Optimise your email delivery systems to improve your marketing return

Everlytic MD JD Engelbrecht
JD Engelbrecht, Managing Director, Everlytic

Email marketing is the most cost-effective form of marketing for most businesses, offering unparalleled return on investment (ROI). Especially for consumer-focused businesses, newsletters have never been more important than they are now.

You’ve put the time in to test email subject lines and links, you’ve engaged a writer for creative copy, and you have a well-designed template. But you’re not seeing the returns you hoped for.

If your emails are blocked before they even reach your audience, the investment you’ve already made is going to waste. The scariest thing might be that you are unaware that your messages are going to junk.

By optimising your delivery systems, your chances of click-throughs are much higher – and that results in higher engagement and, ultimately, higher sales.

The right service provider improves your chances of delivery

Email delivery is more complicated than most people realise. Let’s consider a postal service, with a mailman who has been asked to deliver mail to residents of an apartment building.

If the mailman is trusted, the building supervisor lets him in. If the mailman abuses that trust, bringing in unsolicited messages or doesn’t follow the building rules, then the supervisor could deny him entry. This is exactly how spam monitoring organisations act with regard to email services.

Building supervisors are much more likely to allow in a mailman who can show they’re authorised to deliver – a process called email authentication. IP addresses are checked to see if they align with the email service provider (ESP) delivering the mail on behalf of the sender.

When emails are properly authenticated, they are less likely to be marked as spoofing or phishing. Both the ESP and the sender must have good reputations for mail to be authenticated.

Actively manage your database

But authentication isn’t enough on its own. If a trusted mailman delivers poor-quality mail, unsolicited spam, or tries to deliver to residents who have already moved out, recipients will start to complain and the building supervisor will eventually revoke the mailman’s access by blocking the IP address – affecting all the other email senders who played by the rules but used the same mailman as someone who didn’t.

If your business sends emails to old domains or spam trap email addresses, the spam monitoring service notices that either you or your mailman are not actively managing your database.

You can keep your database clean by monitoring bouncebacks and removing undeliverable email addresses.

Changing spam definitions makes effective emails more important than ever

We all agree that spam is unwanted mail.

Previously, spam was seen as mail that you didn’t request, but now the definition has broadened to also include mail from senders you previously consented to but no longer interact with.

So if a recipient signs up for a mailing list but doesn’t open or interact with mail from that sender over a period of months, the sender may also be guilty of sending spam.

Spam monitoring organisations may act against you as a result. In a worst-case scenario, you could be blacklisted, which blocks your mail from being delivered at all, and – unless you’re monitoring very closely – be unaware this action has been taken against you.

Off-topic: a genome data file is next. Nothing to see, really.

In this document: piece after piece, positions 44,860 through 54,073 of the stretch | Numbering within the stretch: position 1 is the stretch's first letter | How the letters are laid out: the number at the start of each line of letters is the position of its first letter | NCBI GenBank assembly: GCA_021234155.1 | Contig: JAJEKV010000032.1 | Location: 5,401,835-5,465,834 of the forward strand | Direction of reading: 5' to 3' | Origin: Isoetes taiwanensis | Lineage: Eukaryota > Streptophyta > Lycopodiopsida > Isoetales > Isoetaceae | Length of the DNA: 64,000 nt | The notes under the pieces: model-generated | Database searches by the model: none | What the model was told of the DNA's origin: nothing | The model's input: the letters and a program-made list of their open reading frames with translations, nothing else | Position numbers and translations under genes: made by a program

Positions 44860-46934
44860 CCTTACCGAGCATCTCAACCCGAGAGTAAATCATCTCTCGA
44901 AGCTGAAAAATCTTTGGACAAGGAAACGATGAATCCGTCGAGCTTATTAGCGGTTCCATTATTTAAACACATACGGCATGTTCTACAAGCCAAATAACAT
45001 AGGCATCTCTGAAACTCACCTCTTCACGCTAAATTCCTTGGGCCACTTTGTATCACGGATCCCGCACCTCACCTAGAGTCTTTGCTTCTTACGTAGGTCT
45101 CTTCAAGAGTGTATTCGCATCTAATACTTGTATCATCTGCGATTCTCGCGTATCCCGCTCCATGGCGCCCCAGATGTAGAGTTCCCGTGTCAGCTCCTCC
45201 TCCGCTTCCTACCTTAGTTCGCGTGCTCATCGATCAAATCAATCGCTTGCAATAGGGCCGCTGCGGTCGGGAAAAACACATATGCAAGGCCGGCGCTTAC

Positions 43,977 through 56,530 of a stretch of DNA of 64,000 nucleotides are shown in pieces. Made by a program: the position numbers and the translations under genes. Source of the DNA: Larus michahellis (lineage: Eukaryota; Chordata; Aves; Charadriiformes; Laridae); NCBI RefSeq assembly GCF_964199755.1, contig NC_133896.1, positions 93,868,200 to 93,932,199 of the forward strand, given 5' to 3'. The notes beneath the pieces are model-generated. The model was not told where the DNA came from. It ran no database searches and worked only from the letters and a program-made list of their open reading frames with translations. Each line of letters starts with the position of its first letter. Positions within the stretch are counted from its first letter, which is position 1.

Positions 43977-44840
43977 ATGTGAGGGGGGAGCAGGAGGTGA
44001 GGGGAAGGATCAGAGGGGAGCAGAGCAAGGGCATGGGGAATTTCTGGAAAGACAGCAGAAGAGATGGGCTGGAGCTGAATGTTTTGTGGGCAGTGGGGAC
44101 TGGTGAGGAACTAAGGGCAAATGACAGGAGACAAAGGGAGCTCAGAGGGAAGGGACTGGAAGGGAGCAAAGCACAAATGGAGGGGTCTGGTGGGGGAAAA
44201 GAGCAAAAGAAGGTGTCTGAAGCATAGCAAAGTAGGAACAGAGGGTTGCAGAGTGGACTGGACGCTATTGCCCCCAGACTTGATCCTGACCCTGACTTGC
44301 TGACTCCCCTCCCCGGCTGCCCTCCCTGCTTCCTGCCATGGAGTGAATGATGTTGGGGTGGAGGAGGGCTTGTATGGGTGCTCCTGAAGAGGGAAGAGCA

If your promotions are no longer performing as expected, or your invoices aren’t being delivered to your clients, you may have been blacklisted by a spam monitoring organisation.

The cause of the issue can be difficult to detect, and businesses often take a week or longer to realise they have been blacklisted, which can substantially affect revenue. Blacklisting is too often detected because of its consequences, rather than proactive email management to prevent it.

How email service providers mitigate this risk

A credible email service provider such as Everlytic adds its own positive reputation to each email it delivers while monitoring feedback from large mailbox providers such as Gmail and Outlook to check that its IP addresses are welcome.

ESPs have hundreds of IP addresses, so if one IP is blacklisted, other addresses remain usable. If content from a particular IP address is marked as spam, ESPs need to examine that content to maintain their own reputation. They may ask senders to do a re-engagement campaign or may choose not to work with some senders.

ESPs don’t edit or delete content. Their job is to give senders the best chance of having their emails delivered. Your emails are delivered using a range of different IP addresses – so that if one IP address is blocked the other emails still get through.

Leading ESPs prioritise more engaged recipients on their best IP addresses with the highest reputations so that delivery to your most loyal customers is assured.

What to do when you’re blacklisted

If you’re blacklisted, it’s important that you take action to protect your own company’s reputation and improve the effectiveness of your communication.

  • Look at the delivery rates of your email to see whether it’s going through to senders

  • Clean up your database by removing old email addresses and corralling recipients who have not opened or clicked on any emails from you for a long time.

  • Check the credibility of your email service provider and consider using one with higher quality credentials.

  • Engage with a leading ESP to strategise.

This article is supplied and sponsored by Everlytic.

Read More: Personalisation and Automation – The Next Iteration of a Communication Legend

Read More: Top language tips for better emails: The Best in Financial Services Marketing



Sign up to our newsletter to get the latest in digital insights. sign up

Welcome to Memeburn

Sign up to our newsletter to get the latest in digital insights.